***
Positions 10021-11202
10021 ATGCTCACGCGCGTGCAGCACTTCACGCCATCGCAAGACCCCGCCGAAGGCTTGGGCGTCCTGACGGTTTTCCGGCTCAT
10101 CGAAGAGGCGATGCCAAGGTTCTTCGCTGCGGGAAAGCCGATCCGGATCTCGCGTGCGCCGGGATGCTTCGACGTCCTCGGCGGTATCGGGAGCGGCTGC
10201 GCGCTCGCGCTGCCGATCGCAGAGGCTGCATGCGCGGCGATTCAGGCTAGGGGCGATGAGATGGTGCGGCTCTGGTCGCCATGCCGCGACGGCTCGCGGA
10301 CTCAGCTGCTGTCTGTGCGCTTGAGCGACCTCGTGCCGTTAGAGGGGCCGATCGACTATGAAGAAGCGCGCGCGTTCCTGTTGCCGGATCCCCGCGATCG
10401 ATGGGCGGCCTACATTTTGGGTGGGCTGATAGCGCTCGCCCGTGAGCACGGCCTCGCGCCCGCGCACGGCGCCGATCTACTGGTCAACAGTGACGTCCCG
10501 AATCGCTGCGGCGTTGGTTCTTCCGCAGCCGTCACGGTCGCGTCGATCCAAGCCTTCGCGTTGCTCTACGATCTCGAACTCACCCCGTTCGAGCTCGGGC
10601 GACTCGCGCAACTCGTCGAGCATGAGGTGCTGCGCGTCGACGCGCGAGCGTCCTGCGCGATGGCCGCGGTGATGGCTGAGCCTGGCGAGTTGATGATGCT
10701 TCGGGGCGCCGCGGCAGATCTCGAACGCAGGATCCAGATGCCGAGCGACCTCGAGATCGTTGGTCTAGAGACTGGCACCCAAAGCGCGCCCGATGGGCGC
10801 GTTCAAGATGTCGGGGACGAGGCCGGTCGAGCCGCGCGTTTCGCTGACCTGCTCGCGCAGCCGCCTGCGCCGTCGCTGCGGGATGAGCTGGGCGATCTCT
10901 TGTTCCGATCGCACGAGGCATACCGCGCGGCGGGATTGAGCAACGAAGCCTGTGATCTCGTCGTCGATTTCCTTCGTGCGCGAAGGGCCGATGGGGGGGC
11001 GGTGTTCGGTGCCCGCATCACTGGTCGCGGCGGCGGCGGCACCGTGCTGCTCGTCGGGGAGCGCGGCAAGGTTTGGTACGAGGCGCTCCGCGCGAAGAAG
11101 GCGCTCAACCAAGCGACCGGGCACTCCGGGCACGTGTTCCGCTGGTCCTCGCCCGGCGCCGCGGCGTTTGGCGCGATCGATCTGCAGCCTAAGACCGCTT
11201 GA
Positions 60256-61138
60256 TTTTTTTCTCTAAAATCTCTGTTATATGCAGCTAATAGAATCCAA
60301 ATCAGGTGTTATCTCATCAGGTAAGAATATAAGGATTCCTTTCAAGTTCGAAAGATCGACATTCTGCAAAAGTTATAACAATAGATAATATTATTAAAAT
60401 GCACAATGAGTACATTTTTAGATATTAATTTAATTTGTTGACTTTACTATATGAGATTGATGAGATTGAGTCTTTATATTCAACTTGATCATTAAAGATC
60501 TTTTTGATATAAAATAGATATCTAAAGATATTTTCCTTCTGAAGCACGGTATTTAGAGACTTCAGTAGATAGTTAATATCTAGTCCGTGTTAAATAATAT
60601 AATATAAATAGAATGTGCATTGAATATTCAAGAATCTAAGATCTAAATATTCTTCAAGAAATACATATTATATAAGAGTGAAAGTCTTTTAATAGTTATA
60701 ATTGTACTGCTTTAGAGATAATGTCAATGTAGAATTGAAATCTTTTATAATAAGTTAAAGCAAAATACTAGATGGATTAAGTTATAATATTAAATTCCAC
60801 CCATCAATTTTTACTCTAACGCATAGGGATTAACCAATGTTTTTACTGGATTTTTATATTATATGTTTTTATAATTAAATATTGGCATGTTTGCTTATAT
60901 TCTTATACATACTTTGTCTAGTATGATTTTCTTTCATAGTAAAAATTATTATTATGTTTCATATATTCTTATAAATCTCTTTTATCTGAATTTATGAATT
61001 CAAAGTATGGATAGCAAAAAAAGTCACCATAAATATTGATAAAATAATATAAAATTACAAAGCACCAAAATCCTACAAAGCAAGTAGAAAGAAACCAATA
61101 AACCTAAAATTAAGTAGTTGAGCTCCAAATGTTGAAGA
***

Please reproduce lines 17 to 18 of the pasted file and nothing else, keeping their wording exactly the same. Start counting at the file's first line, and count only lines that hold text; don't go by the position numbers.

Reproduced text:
60301 ATCAGGTGTTATCTCATCAGGTAAGAATATAAGGATTCCTTTCAAGTTCGAAAGATCGACATTCTGCAAAAGTTATAACAATAGATAATATTATTAAAAT
60401 GCACAATGAGTACATTTTTAGATATTAATTTAATTTGTTGACTTTACTATATGAGATTGATGAGATTGAGTCTTTATATTCAACTTGATCATTAAAGATC